21st century office

Over the past 20 years, the office workplace has changed dramatically. The days of stacks of paper, staplers, and tape dispensers seem to be waning, while email, instant messaging, and electronic documents have become the norm. Why has this change occurred? Efficiency is one of the reasons the workplace embraces the tech boom. Businesses are achieving more in less time.

The typewriter has long been a staple in the workplace since its inception in the 1800s. Writers feed a sheet of paper into the machine and fill it with ink as they write. Errors seemed to be permanently stuck to the page until the arrival of White Out and the typewriter correction tape. Even with these proofing tools, the process often left writers wishing for a more efficient and less permanent way to get their words down on paper.

The personal computer has been the answer to the cries of office writers. Before an ink drop hits the page, writers can easily go back over mistakes and do a full review of the article. The spelling and grammar checker are tools left over from most typewriters. I think we can all attest to the beauty of these two tools.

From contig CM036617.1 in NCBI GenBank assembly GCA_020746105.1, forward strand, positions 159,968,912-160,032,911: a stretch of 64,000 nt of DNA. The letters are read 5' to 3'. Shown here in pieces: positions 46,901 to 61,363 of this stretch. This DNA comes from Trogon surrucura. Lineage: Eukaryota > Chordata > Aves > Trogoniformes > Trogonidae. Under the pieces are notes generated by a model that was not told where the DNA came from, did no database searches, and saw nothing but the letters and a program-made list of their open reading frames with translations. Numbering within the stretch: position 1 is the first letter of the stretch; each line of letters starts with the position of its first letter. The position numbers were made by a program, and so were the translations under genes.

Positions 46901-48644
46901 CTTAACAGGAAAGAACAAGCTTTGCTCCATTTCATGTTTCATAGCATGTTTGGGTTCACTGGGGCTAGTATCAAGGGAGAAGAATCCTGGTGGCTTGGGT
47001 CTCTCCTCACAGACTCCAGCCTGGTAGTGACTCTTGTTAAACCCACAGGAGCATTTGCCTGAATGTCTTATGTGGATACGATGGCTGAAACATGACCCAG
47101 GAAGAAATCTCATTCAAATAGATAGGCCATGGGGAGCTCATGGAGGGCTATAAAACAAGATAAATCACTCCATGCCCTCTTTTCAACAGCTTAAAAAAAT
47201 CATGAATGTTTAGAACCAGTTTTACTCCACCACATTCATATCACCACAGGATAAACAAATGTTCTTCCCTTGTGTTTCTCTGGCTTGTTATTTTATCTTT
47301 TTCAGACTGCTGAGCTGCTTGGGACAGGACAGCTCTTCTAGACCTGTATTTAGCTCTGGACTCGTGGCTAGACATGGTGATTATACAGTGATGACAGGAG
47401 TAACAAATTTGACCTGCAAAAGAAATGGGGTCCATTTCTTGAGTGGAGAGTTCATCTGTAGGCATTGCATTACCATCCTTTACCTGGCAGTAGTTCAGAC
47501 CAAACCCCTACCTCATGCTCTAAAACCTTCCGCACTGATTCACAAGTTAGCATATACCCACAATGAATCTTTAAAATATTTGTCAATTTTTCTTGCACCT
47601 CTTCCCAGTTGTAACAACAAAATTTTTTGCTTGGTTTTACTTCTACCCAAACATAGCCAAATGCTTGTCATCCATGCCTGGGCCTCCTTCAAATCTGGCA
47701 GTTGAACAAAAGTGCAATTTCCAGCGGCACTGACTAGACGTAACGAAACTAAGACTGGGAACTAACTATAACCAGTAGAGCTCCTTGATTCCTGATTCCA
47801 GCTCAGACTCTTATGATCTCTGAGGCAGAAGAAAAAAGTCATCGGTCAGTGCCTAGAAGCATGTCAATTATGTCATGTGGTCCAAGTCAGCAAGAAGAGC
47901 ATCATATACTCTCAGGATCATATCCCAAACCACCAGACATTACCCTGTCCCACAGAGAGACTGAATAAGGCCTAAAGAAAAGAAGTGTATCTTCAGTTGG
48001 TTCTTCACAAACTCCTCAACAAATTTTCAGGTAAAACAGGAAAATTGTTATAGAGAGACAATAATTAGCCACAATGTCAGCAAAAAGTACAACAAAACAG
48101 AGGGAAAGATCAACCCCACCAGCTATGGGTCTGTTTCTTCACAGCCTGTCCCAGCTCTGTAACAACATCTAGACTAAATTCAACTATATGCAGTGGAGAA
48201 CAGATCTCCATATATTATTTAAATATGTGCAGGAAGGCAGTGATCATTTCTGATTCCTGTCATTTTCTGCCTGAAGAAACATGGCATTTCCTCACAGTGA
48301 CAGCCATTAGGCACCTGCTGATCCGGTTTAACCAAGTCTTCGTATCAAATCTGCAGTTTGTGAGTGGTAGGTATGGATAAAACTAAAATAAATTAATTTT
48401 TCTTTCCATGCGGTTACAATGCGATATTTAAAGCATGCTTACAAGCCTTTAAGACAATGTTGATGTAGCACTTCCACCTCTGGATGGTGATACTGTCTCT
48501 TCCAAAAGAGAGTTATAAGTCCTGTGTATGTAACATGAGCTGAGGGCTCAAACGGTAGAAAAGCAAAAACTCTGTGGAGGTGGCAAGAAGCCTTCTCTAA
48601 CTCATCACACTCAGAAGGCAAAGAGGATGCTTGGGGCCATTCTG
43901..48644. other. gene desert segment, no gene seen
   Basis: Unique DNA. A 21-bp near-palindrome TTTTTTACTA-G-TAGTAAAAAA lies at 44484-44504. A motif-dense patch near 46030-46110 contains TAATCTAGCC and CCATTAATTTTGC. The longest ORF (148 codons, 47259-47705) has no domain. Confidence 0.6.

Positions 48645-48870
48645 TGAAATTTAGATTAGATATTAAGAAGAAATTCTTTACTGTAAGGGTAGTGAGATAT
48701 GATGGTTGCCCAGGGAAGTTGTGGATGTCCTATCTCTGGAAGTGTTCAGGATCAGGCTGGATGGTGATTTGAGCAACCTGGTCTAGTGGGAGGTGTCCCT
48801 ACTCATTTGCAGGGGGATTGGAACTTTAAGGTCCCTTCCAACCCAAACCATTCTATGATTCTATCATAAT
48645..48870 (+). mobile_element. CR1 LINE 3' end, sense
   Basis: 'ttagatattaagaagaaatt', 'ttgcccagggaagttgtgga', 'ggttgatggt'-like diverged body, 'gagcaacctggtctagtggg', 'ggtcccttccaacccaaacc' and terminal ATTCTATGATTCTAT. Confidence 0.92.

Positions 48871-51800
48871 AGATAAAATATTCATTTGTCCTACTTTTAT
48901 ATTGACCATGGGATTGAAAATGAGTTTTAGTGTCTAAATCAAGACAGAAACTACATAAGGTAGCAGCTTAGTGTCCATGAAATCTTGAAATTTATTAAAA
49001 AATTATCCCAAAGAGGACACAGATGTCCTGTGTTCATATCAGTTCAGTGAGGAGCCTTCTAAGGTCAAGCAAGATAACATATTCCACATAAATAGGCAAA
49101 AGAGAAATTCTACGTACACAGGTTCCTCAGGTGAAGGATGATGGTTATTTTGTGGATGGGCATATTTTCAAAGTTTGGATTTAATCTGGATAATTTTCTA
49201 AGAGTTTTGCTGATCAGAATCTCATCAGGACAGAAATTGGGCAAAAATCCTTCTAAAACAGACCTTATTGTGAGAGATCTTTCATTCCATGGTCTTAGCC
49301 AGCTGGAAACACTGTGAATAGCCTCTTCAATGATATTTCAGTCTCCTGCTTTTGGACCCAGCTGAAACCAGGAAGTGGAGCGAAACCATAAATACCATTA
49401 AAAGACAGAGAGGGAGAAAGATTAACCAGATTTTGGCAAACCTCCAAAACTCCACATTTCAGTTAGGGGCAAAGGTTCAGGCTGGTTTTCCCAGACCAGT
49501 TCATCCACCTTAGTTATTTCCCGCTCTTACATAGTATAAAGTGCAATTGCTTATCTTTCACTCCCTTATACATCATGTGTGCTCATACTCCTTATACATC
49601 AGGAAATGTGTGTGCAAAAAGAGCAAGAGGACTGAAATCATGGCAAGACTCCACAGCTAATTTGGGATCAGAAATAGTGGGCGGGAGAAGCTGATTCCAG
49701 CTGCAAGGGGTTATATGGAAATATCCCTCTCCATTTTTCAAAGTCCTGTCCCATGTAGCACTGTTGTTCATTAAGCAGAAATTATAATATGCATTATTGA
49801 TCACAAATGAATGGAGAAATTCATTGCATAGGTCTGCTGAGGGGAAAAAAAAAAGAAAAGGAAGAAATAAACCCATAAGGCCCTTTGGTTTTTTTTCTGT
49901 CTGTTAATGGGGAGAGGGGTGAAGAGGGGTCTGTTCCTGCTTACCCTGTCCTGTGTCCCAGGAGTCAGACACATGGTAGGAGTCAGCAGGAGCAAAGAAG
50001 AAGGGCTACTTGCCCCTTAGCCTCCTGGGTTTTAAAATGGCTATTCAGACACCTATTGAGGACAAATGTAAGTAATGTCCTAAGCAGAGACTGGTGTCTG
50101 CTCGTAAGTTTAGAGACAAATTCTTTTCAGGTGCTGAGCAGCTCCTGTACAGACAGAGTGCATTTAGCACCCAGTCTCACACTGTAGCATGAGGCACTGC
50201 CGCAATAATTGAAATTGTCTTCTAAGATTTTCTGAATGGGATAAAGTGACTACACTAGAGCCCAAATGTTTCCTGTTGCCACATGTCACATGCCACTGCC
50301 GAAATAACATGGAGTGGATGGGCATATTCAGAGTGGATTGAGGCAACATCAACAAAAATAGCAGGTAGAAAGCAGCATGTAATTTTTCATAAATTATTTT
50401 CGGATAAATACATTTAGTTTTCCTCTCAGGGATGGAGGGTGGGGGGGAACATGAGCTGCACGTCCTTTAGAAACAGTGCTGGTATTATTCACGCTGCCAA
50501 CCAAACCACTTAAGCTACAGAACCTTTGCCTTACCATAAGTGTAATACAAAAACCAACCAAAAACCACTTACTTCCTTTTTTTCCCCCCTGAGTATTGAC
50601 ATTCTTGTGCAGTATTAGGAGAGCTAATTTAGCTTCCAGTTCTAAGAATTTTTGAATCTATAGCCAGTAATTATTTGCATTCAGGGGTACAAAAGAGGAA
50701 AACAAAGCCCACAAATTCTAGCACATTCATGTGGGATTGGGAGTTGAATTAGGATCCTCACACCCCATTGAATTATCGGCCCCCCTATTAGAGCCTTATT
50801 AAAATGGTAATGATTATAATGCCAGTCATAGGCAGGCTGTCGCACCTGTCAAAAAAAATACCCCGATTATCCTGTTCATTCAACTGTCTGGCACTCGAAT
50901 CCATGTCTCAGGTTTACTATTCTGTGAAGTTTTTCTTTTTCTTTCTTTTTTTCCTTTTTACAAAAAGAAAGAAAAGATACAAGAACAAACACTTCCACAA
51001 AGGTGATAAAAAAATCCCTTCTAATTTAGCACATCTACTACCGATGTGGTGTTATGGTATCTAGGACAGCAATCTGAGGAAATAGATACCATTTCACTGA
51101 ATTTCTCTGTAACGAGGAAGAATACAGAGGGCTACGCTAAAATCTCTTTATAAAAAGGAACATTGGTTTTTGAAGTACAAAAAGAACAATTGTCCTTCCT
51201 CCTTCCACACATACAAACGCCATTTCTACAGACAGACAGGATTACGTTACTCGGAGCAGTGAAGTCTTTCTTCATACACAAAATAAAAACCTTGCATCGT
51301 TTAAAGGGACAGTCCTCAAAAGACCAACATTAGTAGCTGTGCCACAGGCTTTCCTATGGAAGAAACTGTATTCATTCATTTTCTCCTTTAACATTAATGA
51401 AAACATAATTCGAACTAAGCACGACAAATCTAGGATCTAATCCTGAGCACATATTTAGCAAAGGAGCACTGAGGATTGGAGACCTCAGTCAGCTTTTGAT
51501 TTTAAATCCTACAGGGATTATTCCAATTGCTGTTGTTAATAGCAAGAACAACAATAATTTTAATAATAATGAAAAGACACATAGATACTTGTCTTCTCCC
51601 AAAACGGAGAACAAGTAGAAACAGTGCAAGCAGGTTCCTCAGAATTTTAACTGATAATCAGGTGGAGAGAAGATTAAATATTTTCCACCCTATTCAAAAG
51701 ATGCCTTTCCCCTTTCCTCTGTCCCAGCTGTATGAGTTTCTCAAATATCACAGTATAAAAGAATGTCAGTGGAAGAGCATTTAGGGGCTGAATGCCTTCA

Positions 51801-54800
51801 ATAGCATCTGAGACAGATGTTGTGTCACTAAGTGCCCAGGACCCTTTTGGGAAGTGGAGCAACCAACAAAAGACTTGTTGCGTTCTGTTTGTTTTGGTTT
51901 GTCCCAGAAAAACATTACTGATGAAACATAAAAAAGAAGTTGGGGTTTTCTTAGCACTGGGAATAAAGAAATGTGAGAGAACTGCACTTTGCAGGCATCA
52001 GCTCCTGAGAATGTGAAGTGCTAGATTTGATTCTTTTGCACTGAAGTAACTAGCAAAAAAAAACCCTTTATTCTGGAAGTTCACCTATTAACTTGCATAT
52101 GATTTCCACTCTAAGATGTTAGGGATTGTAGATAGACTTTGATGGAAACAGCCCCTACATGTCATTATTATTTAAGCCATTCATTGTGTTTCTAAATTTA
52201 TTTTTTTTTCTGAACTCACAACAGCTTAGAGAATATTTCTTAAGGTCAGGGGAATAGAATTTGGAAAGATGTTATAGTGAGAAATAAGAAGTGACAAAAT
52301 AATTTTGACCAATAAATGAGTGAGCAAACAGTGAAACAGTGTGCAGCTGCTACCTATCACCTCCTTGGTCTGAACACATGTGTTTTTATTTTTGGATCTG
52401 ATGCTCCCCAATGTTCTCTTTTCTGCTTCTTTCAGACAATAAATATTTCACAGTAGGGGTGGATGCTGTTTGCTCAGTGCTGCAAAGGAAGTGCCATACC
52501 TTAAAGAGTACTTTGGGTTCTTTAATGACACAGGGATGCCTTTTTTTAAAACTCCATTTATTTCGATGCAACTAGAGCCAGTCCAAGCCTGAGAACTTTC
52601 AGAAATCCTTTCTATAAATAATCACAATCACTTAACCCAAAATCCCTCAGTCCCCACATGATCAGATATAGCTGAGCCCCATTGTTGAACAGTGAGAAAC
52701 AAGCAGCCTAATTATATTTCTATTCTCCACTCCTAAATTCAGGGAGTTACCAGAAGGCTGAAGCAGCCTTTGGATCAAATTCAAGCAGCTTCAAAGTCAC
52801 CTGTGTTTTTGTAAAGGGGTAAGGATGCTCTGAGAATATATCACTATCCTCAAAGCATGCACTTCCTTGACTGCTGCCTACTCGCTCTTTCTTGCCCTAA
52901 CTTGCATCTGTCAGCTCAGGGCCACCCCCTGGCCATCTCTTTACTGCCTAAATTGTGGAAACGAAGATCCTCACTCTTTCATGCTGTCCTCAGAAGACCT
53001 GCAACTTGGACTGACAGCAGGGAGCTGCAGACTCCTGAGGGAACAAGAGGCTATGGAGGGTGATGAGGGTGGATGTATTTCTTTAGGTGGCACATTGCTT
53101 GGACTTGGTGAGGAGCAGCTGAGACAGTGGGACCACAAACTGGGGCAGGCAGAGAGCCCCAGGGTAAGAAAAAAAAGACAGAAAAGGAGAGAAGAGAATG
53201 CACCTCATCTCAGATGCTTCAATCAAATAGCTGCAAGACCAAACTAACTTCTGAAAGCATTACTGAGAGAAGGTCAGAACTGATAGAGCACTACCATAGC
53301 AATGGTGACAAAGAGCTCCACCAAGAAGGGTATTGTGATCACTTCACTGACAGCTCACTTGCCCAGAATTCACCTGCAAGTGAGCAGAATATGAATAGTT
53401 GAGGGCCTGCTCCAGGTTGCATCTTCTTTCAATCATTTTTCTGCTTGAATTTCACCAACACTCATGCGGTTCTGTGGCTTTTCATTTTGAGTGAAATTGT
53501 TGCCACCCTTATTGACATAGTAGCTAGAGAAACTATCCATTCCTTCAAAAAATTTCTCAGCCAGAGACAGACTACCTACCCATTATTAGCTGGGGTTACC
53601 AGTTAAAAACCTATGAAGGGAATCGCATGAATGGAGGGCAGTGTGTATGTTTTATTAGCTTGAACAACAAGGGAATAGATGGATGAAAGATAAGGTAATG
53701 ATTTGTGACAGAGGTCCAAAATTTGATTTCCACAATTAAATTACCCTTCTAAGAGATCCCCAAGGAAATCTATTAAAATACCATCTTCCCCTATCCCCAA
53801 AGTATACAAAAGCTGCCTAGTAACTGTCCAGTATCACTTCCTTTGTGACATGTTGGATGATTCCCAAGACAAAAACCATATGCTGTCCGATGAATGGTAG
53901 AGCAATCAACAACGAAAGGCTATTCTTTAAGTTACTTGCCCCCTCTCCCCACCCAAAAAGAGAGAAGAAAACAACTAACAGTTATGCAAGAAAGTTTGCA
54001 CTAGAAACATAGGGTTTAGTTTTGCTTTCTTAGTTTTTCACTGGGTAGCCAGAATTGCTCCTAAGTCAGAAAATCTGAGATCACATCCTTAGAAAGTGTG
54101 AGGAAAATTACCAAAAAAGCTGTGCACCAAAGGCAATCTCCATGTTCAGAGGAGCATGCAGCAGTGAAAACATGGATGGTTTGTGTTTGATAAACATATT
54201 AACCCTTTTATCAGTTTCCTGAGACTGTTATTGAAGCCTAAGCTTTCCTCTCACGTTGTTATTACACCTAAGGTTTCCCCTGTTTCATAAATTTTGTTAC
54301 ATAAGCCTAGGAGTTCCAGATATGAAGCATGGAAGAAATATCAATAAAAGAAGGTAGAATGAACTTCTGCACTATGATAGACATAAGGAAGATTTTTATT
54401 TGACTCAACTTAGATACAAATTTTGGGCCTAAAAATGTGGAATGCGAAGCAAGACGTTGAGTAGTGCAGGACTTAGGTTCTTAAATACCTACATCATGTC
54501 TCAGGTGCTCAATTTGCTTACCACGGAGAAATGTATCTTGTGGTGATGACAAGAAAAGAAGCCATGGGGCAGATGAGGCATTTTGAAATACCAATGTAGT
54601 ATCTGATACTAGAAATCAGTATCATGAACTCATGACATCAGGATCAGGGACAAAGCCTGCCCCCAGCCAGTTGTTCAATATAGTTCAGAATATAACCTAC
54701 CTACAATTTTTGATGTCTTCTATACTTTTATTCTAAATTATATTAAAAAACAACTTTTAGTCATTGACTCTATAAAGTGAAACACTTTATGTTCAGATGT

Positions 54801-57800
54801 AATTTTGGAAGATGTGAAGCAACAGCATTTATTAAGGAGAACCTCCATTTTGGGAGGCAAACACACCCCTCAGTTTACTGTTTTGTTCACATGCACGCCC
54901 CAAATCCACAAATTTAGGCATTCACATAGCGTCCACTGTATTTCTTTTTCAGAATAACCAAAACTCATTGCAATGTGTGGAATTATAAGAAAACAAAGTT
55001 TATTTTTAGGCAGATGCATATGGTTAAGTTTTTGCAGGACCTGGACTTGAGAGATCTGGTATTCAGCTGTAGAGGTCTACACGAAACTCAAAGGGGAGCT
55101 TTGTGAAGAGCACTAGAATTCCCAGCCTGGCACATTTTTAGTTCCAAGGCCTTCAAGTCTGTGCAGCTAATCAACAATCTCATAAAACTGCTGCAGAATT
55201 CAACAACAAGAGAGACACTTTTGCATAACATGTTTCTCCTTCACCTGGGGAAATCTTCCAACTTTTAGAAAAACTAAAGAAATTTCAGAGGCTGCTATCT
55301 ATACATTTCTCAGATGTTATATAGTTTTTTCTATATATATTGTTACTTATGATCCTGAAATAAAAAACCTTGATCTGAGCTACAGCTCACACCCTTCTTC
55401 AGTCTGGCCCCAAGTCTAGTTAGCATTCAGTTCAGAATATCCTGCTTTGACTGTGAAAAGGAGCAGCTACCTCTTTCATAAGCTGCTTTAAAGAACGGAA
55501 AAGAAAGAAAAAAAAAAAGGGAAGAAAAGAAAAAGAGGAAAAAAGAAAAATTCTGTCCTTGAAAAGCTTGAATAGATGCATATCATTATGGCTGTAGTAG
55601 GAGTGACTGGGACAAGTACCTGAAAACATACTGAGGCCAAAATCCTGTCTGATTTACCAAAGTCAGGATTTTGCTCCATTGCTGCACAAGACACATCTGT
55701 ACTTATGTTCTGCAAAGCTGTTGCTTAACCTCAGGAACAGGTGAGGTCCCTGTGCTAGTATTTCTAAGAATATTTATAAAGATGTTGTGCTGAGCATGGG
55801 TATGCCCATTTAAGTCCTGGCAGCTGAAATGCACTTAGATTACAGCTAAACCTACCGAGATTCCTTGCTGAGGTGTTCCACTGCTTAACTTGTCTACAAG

Where does your paper go once you get off the computer (or typewriter)? Most offices still have the space hogging metal filing cabinets lying around. These archaic beasts not only became depositories of thousands of sheets of paper, but they have also wreaked havoc on the lower backs of engines! Those who work in a paper environment have also witnessed the “disappearing paper” syndrome, where the document filing cabinet swears it was put in the right place. However, the document disappears later. Hard drives in personal computers have now become document files.

If you are having difficulty finding the electronic file, you can easily sort the storage space by date or file type. Products like Ark Works have made the electronic filing cabinet a reality. It’s much easier to search for these files on a computer than it is to search through mountains of paper.

It has not been that long that we have had the luxury of digital products in our age of electronics. You can count on faster computers and greater office efficiency. In 20 years from now we will reflect on how archaic our technology was in the 21st century. And the typewriter? It won’t be long until you are in a museum or antique store.